Ultimately, we agreed maps of seabirds, deep-sea corals, and benthic habitats were needed and could be made in the aggressive timeline New York was using for their amendment. Over the next two years, we compiled existing information (instead of undertaking new surveys to keep costs down), applied statistical models to available data and developed continuous distribution maps for these key resources. These maps can be difficult to make, because it is common to have sparse data in offshore environments. Unlike resources on land, many offshore resources are not easily seen and can be very expensive to survey. Think about the logistical differences between measuring the abundance of a certain tree in a forest versus a deep-sea coral hundreds of meters below the sea surface. But NCCOS has had a lot of experience working with sparse data.
Since we were making predictions at relatively fine spatial scales, we knew that understanding the certainty behind predictions was an important part of the work. Consequently, in addition to providing continuous predictions of abundance or habitat variables, we also provided continuous maps of the certainty of predictions. That way, resource managers could have information over their entire planning area, even in places where there weren’t any surveys, and they would know how certain the predictions were.
The Fruits of Our Labor
This month, NOAA and New York’s Department of State announced the availability of the NOAA Report titled, “A Biogeographic Assessment of Seabirds, Deep Sea Corals and Ocean Habitats of the New York Bight: Science to Support Offshore Spatial Planning.” The report conceived of and developed in partnership with New York’s Department of State as well as other expert scientists, and is a compilation of new maps and spatial assessments for seabirds, bathymetry, surficial sediments, deep-sea corals, and oceanographic variables.
The report and corresponding digital data will be used to amend New York’s federally approved Coastal Management Program to balance competing demands in their offshore environment. The targeted users of the report and corresponding data were coastal managers in New York, but other State and federal decision-makers, offshore renewable energy development interests and environmental advocates will also find the information useful. In addition, the data and approaches will be useful to regional spatial planning initiatives set up by the Mid-Atlantic Regional Council on the Ocean and other regional planning bodies.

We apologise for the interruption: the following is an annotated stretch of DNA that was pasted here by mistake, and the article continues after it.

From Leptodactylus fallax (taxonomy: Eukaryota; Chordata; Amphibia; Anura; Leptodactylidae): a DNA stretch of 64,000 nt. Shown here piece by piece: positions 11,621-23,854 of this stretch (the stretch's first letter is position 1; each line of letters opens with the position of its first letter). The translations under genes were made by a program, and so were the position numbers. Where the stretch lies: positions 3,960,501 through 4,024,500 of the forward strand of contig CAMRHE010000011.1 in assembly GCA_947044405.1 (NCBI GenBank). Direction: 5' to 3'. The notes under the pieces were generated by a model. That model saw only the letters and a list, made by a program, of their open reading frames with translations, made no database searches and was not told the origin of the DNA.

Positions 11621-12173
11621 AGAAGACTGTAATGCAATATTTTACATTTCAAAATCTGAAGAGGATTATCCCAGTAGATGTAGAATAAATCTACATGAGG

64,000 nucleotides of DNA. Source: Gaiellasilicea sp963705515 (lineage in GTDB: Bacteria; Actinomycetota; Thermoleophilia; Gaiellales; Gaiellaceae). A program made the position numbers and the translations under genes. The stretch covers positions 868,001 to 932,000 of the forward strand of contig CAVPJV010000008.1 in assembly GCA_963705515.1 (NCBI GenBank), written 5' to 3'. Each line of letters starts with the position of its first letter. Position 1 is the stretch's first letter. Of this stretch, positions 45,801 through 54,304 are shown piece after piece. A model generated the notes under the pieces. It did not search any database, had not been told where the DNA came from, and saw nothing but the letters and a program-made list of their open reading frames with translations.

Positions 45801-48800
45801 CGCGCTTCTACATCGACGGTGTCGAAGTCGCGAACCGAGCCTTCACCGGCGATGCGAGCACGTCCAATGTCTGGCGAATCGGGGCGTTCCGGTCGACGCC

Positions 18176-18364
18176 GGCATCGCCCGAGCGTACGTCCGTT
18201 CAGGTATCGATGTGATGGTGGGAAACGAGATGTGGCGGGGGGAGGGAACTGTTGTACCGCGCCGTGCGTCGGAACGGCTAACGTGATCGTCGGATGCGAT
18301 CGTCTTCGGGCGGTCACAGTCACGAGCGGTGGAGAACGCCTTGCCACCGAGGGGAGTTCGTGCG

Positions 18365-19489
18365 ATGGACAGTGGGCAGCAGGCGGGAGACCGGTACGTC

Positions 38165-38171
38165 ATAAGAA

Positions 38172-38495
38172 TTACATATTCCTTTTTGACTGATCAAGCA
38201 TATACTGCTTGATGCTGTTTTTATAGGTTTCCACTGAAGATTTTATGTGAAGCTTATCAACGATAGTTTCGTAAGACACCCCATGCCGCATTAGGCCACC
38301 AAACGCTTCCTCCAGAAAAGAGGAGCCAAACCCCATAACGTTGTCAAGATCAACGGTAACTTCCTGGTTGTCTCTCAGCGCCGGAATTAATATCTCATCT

NCCOS Continues to Support New York’s Energy Planning Efforts
NCCOS is discussing with New York about continuing this work for the next two years. The objectives of future work would be to add data from new surveys, assess wildlife vulnerabilities to different ocean uses, map new resources, and integrate ecological information to identify unique and vulnerable offshore areas.
BOEM Feedback and Future Work Across the Mid-Atlantic
Recently, NCCOS received feedback that the Bureau of Ocean Energy Management found the seabird maps helpful as well. The two agencies are currently partnering to extend the seabird maps originally developed for the New York planning area to the entire Mid–Atlantic region. We plan to complete these regional maps by Spring 2013.
- New York Times Green Blog: New York Maps Viable Offshore Wind Power
- Press Release: NOAA science supports New York’s offshore energy planning
- NOAA Report: A Biogeographic Assessment of Seabirds, Deep Sea Corals and Ocean Habitats of the New York Bight: Science to Support Offshore Spatial Planning
- New York’s Department of State Oceans and Great Lakes Program
- Center for Coastal Monitoring and Assessment
- National Centers for Coastal Ocean Science
This blog is one in a variety of energy posts designed to provide readers with insight into the work being done by NOAA scientists and their partners in the area of energy planning and management.